China will be one of the few major markets to record economic growth in 2020. As the rest of the world continues to endure the symptoms of COVID-19, Beijing has seemingly been vaccinated against the coronavirus, thanks to a plethora of fiscal and monetary interventions. But if the world’s second-largest economy is on the rebound, how come it feels like the house of cards is about to come crashing down? It is because the nation is in a fragile state as the chickens come home to roost. Corporate America is escaping the red dragon, while Uncle Sam is giving Beijing the cold shoulder. China potentially has only one ally left in the world: Wall Street. Will it be enough to survive?
Wall Street Drunk on Baiju Kool-Aid
For the last 18 months, China has been adopting a series of market-oriented reforms. Some of these measures were being employed before the trade war with the United States, and others have been instituted as part of the provisions inside the phase one trade agreement. President Xi Jinping has allowed more of a foreign presence in the banking system, curbed many tight controls in the stock market, and opened up the capital markets to outside investors. This might not seem like much, but it is the biggest set of market reforms in 40 years when the central government de-collectivized agriculture.
At the beginning of the trade dispute with President Donald Trump, Vice Premier Liu He sought assistance with some of America’s most powerful executives, including JPMorgan Chase CEO Jamie Dimon and BlackRock Chief Executive Larry Fink. He asked for help in exchange for first dibs on new opportunities expanding into China.
It was a quid pro quo proposal. China can utilize some of the biggest names in finance to advance public policy pursuits in the United States. Wall Street can take advantage of the liberalization of trade, a population of 1.3 billion people, and a gross domestic product (GDP) of approximately $13 trillion. It is a match made in heaven. It was the start of a beautiful friendship.
However, considering the state of China’s finances, it may need outsiders more than ever before. The best way to achieve this? Open the front door to its capital markets for anyone who has cash.
As Liberty Nation recently reported, Chinese state-owned enterprises (SOEs) are facing a wave of debt defaults. Many government-controlled companies are failing to make payments on as much as $1 billion in bonds. This year, there have been more than 100 corporate bond defaults worth about $20 billion. For now, President Xi and his merry band of communists are not saving these entities from ruin, perhaps as part of efforts to show the rest of the world that Beijing is not doing business as quasi-socialist usual. But the scarcity of action could trigger unintended consequences.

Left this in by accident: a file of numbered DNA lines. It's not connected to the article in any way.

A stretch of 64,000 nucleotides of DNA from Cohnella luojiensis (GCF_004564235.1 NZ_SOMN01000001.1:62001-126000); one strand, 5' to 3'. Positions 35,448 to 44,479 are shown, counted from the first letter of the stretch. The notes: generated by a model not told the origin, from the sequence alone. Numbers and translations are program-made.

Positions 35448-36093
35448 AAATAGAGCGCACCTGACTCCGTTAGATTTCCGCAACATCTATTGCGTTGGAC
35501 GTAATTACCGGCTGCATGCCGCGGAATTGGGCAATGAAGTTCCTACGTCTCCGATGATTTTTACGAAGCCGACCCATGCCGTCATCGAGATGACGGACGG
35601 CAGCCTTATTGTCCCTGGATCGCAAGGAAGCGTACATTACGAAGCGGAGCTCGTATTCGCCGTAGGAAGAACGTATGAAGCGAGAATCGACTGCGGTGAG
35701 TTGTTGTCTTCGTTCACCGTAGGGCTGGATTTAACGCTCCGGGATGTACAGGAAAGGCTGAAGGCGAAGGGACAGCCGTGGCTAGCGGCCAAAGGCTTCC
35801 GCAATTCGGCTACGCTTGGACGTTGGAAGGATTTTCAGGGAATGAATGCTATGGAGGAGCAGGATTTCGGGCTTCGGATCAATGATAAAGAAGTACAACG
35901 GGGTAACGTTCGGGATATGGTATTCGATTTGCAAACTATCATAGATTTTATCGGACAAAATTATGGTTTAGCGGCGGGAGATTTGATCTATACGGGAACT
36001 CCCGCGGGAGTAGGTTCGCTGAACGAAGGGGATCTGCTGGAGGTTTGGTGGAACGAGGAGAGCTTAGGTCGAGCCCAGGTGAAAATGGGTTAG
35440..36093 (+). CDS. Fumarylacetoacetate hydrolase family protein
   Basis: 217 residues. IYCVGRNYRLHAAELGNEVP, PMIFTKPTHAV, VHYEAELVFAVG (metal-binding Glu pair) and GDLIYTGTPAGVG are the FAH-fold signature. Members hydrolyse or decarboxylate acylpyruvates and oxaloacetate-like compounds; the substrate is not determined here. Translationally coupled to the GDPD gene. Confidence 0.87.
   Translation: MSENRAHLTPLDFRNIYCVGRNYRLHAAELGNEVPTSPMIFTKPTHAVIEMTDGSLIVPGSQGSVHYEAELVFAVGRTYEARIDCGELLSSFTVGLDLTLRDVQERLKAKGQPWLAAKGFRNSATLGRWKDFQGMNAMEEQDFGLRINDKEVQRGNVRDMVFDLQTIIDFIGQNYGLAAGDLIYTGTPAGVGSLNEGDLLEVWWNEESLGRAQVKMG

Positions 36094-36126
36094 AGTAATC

Foreign direct investment (FDI) into China is nearing its pre-pandemic level of about $130 billion. In the January-to-October period, the FDI surged 6.4%, and there is little evidence to suggest this figure will not spike in 2021.
Should more SOEs crumble, it could cost provinces and municipalities more money to borrow on the capital markets since they can no longer guarantee their bonds. Foreign investors are still betting that the government will swoop in and give everyone some yuan. But it does not look like that is going to occur. Hope is not lost, however.
Over the last two months, China has invigorated its bond market and has already experienced record foreign flows into the $15 trillion arena. It has become a nubile prospect because of the yield: The benchmark 10-year bond, for example, offers a return of 3.33%. Contrast this with the 10-year U.S. Treasury yield of 0.97%. Should foreigners, particularly those from Wall Street, buy vast sums of government and corporate bonds, China can kick the can down the road and delay its inevitable collapse.
Throwing Caution to the Wind
Had President Trump not initiated a trade dispute and the coronavirus pandemic not infected 60 million worldwide, China could have kept the charade going a little longer. Like every other socialist nation, however, the laws of economics inevitably rear their ugly head and force the country to adapt or die. Beijing is now fouling off 100-m.p.h. fastballs to keep the inning alive, doing everything from embracing foreign investment to digitizing the yuan. What about the debt? Perhaps China is devising technology that allows you to ship off your obligations on a rocket to the moon, hoping for alien creatures to absorb the red ink. Hey, it is 2020, after all – anything is possible.
Read more from Andrew Moran.